A Place More Bohemian Than San Francisco

A Place More Bohemian Than San Francisco

By Sanjena Sathian

Valaparaiso at dusk
SourceRichard I'Anson/Getty


Because Neruda had good taste in cities.

By Sanjena Sathian

The OZY Top 25: Each week we share an irresistible vacation hideaway, chosen by OZY staff.

I live in San Francisco, which means I believe almost any other city on the planet is inferior. But I’ll make an exception and allow a tie for Valparaíso, the gorgeous, undulating town just an hour from Chile’s capital, Santiago. 

That’s in part because Valparaíso and San Francisco are the loveliest of cousins. Both hilly, full of pastel and riotously colored houses and in possession of enormous texture — the poor next to the rich next to the sea next to the mountains. And Valparaíso might even have more of the San Francisco vibe than techified-Googlified SF itself has these days. 

Chile, for one, is not the most trodden of travel destinations. Too often it’s overshadowed by its neighboring countries and remains better known for mining disasters and student protests than for vacations. But it’s emerging as a place to linger and relish. I recommend sandboarding in the north in the Atacama Desert. There are also the pisco vineyards, where you can taste Chile’s (and Peru’s) signature alcohol, a potent brandy. Out of everywhere along the long spine of this country, though, nowhere is more worth relishing than Valparaíso, or Valpo, as those in the know call it. 

One of those in the know: law student Pia Romeros Covarrubias, who served as my more-than-capable tour guide through the hills — cerros in local parlance. And Pia says any visitor should do as we did and walk. Which means a bit of panting and sighing your way up some steep angles. Pacing the streets is how you find the best views of all the colors nestled into the hills during the daytime and all the pretty layers of bright lights at night. Wandering will also carry you through a slew of delicious food options (and lots of $10 lunch specials!). Seafood eaters have it good here: Down some local fish with a casual lunch cerveza and enter a pleasant afternoon food coma.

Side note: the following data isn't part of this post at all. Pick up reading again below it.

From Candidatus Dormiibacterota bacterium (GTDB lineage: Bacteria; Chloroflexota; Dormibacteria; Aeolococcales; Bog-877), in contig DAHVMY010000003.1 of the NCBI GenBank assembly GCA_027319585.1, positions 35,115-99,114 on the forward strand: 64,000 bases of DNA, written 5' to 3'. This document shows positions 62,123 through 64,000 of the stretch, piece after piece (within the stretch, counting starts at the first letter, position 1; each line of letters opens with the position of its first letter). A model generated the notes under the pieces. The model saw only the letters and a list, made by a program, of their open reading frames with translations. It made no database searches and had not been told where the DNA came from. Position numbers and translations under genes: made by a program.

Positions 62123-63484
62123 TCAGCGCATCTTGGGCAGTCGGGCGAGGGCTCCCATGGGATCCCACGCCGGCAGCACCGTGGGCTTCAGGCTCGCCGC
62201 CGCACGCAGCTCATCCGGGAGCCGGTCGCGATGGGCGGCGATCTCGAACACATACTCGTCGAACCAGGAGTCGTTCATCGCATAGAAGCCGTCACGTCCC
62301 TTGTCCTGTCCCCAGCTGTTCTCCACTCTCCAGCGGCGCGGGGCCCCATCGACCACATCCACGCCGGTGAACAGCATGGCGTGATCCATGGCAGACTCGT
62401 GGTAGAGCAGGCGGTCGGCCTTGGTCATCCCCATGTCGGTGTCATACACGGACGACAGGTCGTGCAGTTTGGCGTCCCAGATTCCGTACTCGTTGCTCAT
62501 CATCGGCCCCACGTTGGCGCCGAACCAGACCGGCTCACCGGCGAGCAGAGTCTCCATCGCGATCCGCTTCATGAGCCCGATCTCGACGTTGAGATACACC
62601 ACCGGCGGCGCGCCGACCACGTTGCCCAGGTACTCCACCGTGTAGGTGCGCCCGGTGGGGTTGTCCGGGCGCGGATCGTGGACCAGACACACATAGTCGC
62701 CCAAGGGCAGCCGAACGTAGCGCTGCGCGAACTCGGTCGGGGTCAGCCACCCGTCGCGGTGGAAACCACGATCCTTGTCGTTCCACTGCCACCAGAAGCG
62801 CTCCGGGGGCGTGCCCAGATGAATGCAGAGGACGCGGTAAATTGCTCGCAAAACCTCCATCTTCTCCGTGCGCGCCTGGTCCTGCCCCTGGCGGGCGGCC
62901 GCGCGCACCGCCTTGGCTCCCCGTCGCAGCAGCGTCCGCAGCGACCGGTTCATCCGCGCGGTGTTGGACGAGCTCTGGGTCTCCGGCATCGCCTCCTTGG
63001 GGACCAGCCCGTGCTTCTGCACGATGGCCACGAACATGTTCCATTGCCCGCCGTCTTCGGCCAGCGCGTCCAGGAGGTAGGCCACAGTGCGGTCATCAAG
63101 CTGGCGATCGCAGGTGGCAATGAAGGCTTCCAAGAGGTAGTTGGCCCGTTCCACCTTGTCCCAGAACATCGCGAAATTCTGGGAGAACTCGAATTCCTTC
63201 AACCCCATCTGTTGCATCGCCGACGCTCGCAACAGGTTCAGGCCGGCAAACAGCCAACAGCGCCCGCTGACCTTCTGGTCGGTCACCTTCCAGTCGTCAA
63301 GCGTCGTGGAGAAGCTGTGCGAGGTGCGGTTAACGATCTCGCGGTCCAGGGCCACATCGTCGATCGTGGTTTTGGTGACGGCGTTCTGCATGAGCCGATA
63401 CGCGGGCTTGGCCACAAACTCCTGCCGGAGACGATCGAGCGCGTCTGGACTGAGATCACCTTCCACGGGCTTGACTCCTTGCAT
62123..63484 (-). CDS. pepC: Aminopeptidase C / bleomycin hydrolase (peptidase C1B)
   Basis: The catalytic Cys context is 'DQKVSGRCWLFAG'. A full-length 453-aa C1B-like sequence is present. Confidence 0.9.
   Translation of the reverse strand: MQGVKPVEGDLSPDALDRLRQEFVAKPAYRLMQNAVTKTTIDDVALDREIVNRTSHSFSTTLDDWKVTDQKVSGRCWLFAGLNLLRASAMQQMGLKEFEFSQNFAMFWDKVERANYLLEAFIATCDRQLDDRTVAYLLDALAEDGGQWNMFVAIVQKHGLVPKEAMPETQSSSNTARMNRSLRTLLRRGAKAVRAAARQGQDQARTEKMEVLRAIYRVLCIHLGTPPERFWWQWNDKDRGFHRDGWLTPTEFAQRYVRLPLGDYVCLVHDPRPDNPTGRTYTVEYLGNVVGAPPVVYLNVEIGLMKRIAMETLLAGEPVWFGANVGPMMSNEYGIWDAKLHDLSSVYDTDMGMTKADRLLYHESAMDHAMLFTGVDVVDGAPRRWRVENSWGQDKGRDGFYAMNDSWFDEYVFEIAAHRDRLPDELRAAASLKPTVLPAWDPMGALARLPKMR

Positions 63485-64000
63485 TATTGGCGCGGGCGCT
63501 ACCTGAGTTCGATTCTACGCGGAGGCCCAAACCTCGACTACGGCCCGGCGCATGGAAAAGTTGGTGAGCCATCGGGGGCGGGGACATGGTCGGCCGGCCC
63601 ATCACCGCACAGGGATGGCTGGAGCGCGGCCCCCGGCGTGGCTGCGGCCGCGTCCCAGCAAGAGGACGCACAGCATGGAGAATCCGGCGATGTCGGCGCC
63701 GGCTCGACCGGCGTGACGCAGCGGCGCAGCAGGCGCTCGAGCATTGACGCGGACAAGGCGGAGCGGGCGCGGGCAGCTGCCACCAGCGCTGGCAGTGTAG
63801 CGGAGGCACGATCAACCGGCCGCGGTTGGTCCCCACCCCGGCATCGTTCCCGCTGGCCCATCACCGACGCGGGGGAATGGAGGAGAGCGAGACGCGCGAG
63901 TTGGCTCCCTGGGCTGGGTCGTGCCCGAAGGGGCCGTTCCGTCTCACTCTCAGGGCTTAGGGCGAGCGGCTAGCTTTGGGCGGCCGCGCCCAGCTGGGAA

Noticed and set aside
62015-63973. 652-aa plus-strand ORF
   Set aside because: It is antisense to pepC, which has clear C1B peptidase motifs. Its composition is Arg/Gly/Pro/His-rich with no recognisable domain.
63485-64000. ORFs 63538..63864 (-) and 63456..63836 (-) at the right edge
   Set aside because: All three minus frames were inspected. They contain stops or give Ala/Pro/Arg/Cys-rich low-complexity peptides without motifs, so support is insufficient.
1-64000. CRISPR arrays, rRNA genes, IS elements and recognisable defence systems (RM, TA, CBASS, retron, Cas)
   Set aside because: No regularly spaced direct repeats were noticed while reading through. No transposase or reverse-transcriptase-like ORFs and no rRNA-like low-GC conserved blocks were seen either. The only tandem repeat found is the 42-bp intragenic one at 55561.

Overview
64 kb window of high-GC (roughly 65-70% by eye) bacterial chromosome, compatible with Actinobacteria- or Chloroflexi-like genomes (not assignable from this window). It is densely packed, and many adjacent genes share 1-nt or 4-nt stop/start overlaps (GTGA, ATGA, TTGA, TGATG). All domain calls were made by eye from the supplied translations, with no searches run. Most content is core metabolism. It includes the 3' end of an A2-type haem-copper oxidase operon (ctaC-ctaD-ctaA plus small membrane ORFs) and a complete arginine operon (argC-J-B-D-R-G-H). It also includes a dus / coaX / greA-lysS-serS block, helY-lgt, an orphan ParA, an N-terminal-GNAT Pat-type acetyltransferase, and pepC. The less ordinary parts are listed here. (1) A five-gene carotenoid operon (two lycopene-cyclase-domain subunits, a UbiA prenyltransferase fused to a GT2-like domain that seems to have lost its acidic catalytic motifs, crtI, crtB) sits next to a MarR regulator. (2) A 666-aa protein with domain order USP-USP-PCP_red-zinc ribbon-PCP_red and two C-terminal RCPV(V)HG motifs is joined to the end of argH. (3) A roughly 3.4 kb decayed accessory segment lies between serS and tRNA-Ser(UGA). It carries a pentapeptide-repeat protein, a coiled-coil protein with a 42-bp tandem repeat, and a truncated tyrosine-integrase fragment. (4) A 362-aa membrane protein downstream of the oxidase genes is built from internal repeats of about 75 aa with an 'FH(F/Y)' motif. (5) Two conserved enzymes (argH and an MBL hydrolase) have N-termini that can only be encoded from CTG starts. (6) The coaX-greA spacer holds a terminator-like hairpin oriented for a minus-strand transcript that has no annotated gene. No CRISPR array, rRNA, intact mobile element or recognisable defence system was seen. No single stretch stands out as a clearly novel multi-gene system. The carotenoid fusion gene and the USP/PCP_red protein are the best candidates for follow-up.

For the intellectuals: museums too. The Museo Municipal de Bellas Artes, recently renovated, is located in a gorgeous mansion in the city. Best of all for this book geek is the city’s Pablo Neruda history. The Nobel Prize-winning poet lived in Valpo in a house called La Sebastiana — a place decked out to look like the innards of a sea captain’s den — during the 1940s, while seeking refuge from anti-Communist sentiments on the continent. 

how absurd you are,
what a madman,
crazy port,
what a head
lumped with hills,
tousled hair,
you haven’t combed your hair,
you’ve never had time to get dressed,
has always surprised you …

— Excerpt from “Ode to Valparaiso,” Pablo Neruda

It’s not all sunshine and ponies: The hills are easy to get lost in, and you might find yourself in a bad neighborhood quickly. Tip: the higher up you go, the rougher the neighborhoods get, in general. And Pia also warns that earthquakes always threaten — and you ought to have a plan for those. 

At night, check out Casa Cervecera Altamira, a local brewery. If dancin’ is your thing, try Discothéque de Castillo over in Viña del Mar, or Piedra Feliz in Valpo proper. It’s pretty much every party you’d ever want all in one location: jazz, tango, electronic music and salsa. What you absolutely can’t miss, though, is pisco. Try El Bar de Pisco in Cerro Alegre or, improbably, Glasgow. It’s an Irish bar. “They have the best pisco ever,” Pia swears.